as there were no pre-initiation scores available. It is possible that. For example. compared reported significantly less state anxiety. Delmonte (1981). et al. 1976). there may. Raskin et al. Zuroff and Schwarz (1978) randomly assigned subjects to Transcendental Meditation. However. only the meditation group showed significant decreases in a self-report measure of anxiety. MOTORIC. little empirical ANXIETY REDUCTION AND FREQUENCY OF MEDITATION PRACTICE Decreases in anxiety were found to be positively related to frequency of practice (Fling. Williams. 1981. It is worth noting that reductions in self-reported anxiety. Similarly. these reductions were not related to changes in EMC. muscle relaxation training. both before seeing a stressful after exposure. Unfortunately. 8c Gallagher. as with anxiety. relaxation and muscle biofeedback were all associated with reductions in clinically assessed chronic anxiety. this area has attention. be a “ceiling effect” above which little further improvement is reported. Carrington et al. the above finding could represent effect.. . and Porter (1977) found that less than three practice periods per week produced little change. as the meditators also scored significantly controls on a sampling finding that sistent with physiological received with controls. AND PHYSIOLOGICAL MEASURES OF ANXIETY/AROUSAL ‘rhis review has primarily focused on changes in self-reported anxiety. (c) systematic desensitization. BIOCHEMICAL. Benson. 1977). or (d) no treatment. although meditation. (1980) reported that “frequent” and “occasional” practitioners did not differ in terms of improvement. However. are not always accompanied by decrements in behavioral or physiological measures of anxiety. For example. found that an improved “present-self” was correlated with frequency of practice. Zuroff and Schwarz (1978) did not find such a relationship. nevertheless. and found that all three treatments were equally effective in reducing self-reported anxiety and produced a greater reduction in self-reported anxiety than found in the untreated subjects. film and again lower than the both trait anxiety and neuroticism. whereas two daily sessions appeared to be more practice than was necessary for many individuals to achieve positive changes. Tjoa. 1975. in press-b). Thomas.97 AN EVOKED STRESS-RESPONSE STUDY Goleman and Schwartz (1976) found that meditators.. and reliable changes in physiological (heart rate) manifestations of anxiety were found only in subjects who rated the treatment rationale as highly credible. or no treatment. Peters. although practice frequency is in general related to the benefits claimed. there were no concomitant improvements in behavioral measures of anxiety. However. Kirsch and Henry (1979) randomly assigned speech anxious subjects to (a) meditation. following meditation practice. the meditators showed lower state anxiety after stressor exposure is conreports that meditators show more rapid post-stressor recovery in responsivity (see Delmonte. (b) desensitization with meditation replacing progressive relaxation (as suggested by Greenwood & Benson. (1980) found that. However. Whereas all three groups improved on a behavioral measure of trait anxiety.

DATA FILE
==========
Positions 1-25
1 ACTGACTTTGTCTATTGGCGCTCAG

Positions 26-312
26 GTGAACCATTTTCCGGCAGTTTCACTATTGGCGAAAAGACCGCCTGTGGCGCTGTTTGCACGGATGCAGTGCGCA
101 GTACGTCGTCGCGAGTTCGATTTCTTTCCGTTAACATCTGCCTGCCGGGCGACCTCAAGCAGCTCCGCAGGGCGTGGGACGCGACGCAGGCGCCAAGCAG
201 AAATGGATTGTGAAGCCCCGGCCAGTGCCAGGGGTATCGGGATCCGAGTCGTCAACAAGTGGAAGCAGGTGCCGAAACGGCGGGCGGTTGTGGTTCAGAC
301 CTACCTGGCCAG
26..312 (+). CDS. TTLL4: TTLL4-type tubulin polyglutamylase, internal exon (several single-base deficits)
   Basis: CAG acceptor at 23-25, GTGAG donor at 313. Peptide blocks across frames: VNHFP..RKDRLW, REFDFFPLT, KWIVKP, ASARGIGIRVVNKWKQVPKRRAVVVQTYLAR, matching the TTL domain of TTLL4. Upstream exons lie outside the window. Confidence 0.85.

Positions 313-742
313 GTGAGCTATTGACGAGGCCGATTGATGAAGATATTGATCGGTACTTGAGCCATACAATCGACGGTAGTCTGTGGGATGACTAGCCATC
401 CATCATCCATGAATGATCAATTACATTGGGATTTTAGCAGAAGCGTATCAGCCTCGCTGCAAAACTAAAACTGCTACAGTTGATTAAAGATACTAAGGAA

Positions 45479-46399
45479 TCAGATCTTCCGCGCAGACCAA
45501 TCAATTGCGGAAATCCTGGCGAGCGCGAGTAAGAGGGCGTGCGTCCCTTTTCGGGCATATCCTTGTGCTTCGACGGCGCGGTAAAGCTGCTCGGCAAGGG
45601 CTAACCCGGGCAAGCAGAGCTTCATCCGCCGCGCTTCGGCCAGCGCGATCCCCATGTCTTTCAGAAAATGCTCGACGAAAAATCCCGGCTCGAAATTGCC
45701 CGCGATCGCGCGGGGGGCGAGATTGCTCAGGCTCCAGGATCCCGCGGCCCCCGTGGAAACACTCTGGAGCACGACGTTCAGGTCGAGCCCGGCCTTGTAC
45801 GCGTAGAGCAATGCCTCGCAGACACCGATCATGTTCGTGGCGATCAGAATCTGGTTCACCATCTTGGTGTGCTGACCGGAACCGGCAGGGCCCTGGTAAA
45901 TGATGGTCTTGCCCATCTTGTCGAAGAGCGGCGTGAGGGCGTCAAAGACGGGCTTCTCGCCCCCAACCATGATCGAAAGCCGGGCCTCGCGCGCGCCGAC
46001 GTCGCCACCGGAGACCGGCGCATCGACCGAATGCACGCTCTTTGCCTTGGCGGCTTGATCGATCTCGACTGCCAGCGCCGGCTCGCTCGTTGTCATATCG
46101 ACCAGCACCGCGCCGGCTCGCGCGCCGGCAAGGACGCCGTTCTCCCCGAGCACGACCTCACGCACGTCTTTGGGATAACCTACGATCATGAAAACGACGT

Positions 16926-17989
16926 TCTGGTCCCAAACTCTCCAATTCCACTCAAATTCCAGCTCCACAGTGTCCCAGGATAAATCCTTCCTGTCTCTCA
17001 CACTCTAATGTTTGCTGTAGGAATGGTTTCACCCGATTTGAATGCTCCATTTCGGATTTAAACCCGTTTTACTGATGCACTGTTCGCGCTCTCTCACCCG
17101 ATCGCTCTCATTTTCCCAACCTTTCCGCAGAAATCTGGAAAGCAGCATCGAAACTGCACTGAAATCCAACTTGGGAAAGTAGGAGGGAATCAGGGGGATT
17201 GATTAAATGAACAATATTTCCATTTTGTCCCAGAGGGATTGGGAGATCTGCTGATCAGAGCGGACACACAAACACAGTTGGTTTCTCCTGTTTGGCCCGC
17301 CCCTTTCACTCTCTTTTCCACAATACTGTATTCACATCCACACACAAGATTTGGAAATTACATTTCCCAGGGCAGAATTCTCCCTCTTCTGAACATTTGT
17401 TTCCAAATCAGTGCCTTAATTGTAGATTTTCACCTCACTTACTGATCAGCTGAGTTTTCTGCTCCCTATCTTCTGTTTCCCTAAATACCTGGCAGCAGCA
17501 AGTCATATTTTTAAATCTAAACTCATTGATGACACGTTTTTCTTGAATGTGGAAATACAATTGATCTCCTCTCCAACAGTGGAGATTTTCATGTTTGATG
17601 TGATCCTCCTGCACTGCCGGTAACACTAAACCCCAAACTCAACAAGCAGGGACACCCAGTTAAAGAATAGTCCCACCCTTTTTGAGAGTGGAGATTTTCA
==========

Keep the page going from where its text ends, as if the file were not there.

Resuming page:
selfreport reductions in anxiety do not alwaj. dof’iltiiine-t)et. There is also the more parsimonious interpretation that it is easier to “f’bke good” with self-report. ‘I‘aking .I passive attitude. If‘ f’urther evitlt7ice suhstantiatrs this \Gzw then tlierc will be increased support for the S&wart/ et al.~l-will I)e xunlnlari/rtl hew. integrating the findings of‘ studirs usilig sdf-report.l such as closed eies.I recent review (IIelmonte. ‘Ilie niost strongly supported long-twrri (i. ( 197X) multi-process model. growth hormones and catechol~~mines as indices of charlge. cortisol. Benson et al. .I “mental” technique than the cognitive components of’ arousal as assessed by self’reports. and .ttiori practice is associated situ) ef‘f’~cts-~~~~~-tic. If‘ the effects of Inediib proposed by Schwartz et al. carbon dioxide eliniination . measures of‘ arixiety. lonp-tcrui) effects-es~.. llowever.i unitary relaxation response c.e. associated with the practice 01‘ meditation.I “mental device.coIrlf>on~Ilts of‘ anxiety. biochemical mid .lll~ with I-egxd to Mood pressure reduction.tivdtioIl.e.” . Hounw-.‘l‘hese last three studies show that riieclitators readily show ciec-rtmes in self-report ~neasures of‘ anxitTy hut that these decrenients may. receive convergent validity in terms of behavioral and physiological nleasures. The outconie of ..~su~-t~l by physiological 2nd betia\~ior:il indices) may be less responsive to . is not consistent with the process latter iriter~.m be rvitlenc-e on nneditation as an Mfdit. aritl respiration rate)and in terrris of’ trait (i. than with either behavioral or physiological markers of‘ anxiety. ‘Ii) rrcapitulate. in that somatic.. ‘l‘liis may suggest that the effects of meditation are largely mode specific. although of‘ interest.i reductioIl in seruni cholesterol levels.I quiet en\ironnient. ‘I‘he reported decreases in lactate. in I-egartl to f’rontalis EhlG mcl respiratory indices (such as oxygen consumption. predicted that meditation woulcl be more rf‘fbctivc in reducing cognitive than somatic sul. that is. thew effects are not ot estal~lished superiority to those of‘ other relaxation pro~td~~res. physiologic-al.s recei1. Most investigations of’biochernical nwrkers of’ rel~txation-arousal. comp~lfing evidence that the practice of meditation is associated with long-term reductioms in Mood pressure (see Delmonte. 01‘ may not. ‘Ilie outcome ofanother extensive review-this time ofstudies with physiological markers of’ a~~o~~s.l-h~clr-oxl~tse. 1ow riir~scle tonus. in which only the meditation group reported significant reductions in both self-report arid Iwhavioral nieasurc’s of‘ anxiety. (1978) with their multiitation are Inode specific.ul~~~-l~~ with precipitated by one of‘several rrlaxation procctlures (including meditation) meeting certain niinirnal criteri. componrtits of anxiety (as ~iie. the outcome of the Zurof’f and Schwarz study.e. were in tertns of state cfftcts. in press-b For review). do not attribute special state ef‘fects to Ineclitation. alclosterone and cholesterol. Fiowever. as in those immediate responses precipitated duririg nietlitation per se. Schwartz ct al. thtm it may indeed he that the ef’fects ot‘metlitation are more readily apparent with self-report (predominantly cognitive?) as opposed to behavioral or psychological.I glotd view of‘ anxiety. ‘I‘hc outconic of‘ these two reviews is consistent with Be~ison’s relaxation response model. with lowered acti\wion in ternis of state (i. in press-a) is that meditation is only marginally superior (at most) to eyes closed rest in terms of‘biochemic~il indices of activation.retatioIi.il mdices of ac. trait) effect of’ Ineditation This findirlg is in acco~-tl with the rather is . rcnin. as already mentioned. ( 1974) postulated that . in press-b).e convergent validity in terms of behavioral or physiologic~.eci. as it also offers cross validational intervention strategy (see Delnionte. No significant effects were obtained using testosterone. and the reported increases in phenylalanine and prolactin. niotlel.